HV9A3059.jpg

Due to a Didi fuck around (seriously, sort out your app) and a cancelled Uber, I was only able to catch the end of Sydney-sider Adi Toohey’s set. From a few accounts her reputation was only bolstered for her time at B3, quietly, Toohey is setting foundations for a big Summer and may find herself in hot demmand. The perfect homegrown talent to warm up the steadily filling carpark for Gerd Janson. Coming out to a large applause, Gerd took up where he left off, after receiving accolades for his BOG performance at the inaugural Pitch and arguably the best Boiler Room of the year at Sugar Mountain, anticipation was high and the man who presumably has a wardrobe consisting only of white shirts. brought home the chocolates. Weaving between disco and piano driven house tracks

Janson had even the hardest Techno heads moving, Melbourne’s infatuation with the Running Back bossman continues.

HV9A3136.jpg

Up next was DJ Koze, making his return to our shores for the first time in several years and an artist who quite possibly delivered on album of the year with ‘Knock Knock’. The last time I saw Koze play I would describe his set as versatile, it was unexpected, experimental and certainly confused more than a handful of Brits on a German lake. Starting hard and continuing that trend throughout his set, Koze seemed to be playing as a support for Charlotte De Witte rather than his usual, idiosyncratic self. Koze’s steady build ups and large drops showcased B3’s audio capabilities for the first time, his selection of songs such as ‘Gregor Tresher - Substance’, were fan favourites and certainly did the enormous sound system justice.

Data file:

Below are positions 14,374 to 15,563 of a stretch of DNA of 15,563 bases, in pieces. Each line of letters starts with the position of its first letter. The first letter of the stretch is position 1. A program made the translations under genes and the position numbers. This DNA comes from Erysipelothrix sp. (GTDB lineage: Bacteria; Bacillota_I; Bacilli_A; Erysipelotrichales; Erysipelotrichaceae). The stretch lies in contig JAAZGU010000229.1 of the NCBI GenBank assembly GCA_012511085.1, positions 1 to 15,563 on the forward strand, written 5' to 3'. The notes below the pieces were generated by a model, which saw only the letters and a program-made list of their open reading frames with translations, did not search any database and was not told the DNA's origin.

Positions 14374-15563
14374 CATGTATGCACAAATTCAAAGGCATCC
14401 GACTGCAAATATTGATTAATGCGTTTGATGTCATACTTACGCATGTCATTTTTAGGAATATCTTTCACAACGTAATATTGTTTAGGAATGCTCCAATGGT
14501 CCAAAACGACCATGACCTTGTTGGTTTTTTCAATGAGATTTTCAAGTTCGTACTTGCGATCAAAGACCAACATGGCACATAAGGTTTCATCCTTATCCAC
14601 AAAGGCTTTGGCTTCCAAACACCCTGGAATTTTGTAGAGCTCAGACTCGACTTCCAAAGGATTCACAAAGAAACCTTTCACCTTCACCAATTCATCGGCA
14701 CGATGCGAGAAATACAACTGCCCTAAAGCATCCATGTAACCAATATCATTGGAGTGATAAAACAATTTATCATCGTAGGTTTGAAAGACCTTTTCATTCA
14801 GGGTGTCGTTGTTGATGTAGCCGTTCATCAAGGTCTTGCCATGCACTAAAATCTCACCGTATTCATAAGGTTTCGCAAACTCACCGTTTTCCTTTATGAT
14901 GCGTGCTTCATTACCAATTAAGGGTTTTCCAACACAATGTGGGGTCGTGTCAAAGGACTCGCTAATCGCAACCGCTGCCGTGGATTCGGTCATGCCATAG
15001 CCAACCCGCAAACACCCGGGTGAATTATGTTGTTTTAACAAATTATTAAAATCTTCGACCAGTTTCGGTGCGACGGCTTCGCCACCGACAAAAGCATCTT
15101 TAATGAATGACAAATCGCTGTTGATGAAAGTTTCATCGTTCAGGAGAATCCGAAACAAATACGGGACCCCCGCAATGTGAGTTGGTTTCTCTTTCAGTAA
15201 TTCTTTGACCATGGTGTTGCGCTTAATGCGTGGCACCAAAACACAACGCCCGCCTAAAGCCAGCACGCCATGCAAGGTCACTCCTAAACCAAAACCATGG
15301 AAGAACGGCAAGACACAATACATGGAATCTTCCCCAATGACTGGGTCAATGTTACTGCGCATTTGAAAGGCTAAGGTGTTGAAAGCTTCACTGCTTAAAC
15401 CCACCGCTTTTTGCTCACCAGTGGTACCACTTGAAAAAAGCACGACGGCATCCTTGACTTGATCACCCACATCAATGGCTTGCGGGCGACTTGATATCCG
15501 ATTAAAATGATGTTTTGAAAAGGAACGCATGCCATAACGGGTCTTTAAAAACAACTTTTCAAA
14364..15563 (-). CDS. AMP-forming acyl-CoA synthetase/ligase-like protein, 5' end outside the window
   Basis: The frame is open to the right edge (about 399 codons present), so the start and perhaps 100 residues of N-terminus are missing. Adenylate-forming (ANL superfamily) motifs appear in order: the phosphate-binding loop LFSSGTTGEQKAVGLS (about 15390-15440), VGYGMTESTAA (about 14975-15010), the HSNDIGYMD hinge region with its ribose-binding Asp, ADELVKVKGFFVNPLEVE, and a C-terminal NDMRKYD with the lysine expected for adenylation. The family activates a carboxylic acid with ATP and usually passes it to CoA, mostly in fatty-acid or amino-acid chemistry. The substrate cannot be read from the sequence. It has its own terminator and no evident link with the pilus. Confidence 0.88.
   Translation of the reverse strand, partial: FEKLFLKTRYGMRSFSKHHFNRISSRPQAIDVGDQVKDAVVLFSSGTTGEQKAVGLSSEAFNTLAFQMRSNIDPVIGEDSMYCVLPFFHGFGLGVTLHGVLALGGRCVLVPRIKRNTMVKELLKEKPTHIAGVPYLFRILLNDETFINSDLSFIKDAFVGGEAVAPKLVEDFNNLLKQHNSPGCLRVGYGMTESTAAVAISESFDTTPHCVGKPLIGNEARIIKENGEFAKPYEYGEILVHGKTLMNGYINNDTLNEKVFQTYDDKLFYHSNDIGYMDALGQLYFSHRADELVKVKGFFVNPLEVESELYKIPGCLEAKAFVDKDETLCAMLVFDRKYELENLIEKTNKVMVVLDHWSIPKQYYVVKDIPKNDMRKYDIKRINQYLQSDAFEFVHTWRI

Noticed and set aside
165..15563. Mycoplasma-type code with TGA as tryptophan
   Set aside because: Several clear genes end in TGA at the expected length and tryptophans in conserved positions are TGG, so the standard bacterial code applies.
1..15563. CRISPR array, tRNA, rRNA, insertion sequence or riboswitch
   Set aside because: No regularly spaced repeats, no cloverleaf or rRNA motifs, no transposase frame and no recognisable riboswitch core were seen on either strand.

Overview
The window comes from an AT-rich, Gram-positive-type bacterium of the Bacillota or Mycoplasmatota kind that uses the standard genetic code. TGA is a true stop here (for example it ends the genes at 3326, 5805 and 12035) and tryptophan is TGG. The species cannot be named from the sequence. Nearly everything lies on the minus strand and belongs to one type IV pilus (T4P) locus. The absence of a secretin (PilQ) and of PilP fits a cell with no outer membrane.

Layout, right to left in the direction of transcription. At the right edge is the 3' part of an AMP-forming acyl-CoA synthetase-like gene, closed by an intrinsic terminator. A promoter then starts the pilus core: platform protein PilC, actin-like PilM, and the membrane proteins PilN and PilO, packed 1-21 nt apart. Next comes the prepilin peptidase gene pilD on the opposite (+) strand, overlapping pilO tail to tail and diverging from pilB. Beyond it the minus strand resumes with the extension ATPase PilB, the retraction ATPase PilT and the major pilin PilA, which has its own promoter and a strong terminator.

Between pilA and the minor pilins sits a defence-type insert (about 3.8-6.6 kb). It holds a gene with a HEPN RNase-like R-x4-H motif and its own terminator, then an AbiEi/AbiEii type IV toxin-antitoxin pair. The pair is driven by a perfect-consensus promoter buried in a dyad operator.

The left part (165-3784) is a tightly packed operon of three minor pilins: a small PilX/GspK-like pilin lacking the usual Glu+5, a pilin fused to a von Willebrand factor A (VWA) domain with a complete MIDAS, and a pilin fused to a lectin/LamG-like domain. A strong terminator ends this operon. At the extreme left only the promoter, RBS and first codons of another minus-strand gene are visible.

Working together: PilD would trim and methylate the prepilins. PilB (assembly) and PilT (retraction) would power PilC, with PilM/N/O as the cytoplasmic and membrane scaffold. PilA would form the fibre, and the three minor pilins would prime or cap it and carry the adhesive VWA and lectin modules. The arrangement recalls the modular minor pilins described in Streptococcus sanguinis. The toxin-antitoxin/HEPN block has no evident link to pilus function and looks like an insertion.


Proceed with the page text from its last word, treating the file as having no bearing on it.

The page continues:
Closing with Summer anthem, ‘Pick Up’ felt slightly forced and a way to thank those disappointed fans who had stuck around for two hours to hear more of his latest album. Whether it was a decision tailored to the heavy-loving crowd, or simply to set up for a mammoth set from De Witte, the uncharacteristic heavy style by the German giant was a change of pace from what his biggest fans would have been expecting. Playing again on Saturday night, I’d assume punters could expect a Koze with free reigns to dabble in techno, house and popular disco edits of Låpsley Hits.

HV9A4686.jpg

Gasping for air I retreated from the sweaties of the main dance floor and opted to watch Charlotte De Witt from afar. De Witte’s set certainly didn’t lack any oomf and she took the speakers for a ride, the stage sounded and felt like a weapons testing zone. Right now, I’m still on the fence whether I liked or disliked what I heard of the young Belgian DJ and producer, certainly for the predominately harder inclined audiences of B3 De Witte evoked elation with each selection.

HV9A4839.jpg

Flicks: Shaki Prasanna

CC Talks New Imprint 'CC:EDITIONS'

CC Talks New Imprint 'CC:EDITIONS'

Interview: Allysha Joy

Interview: Allysha Joy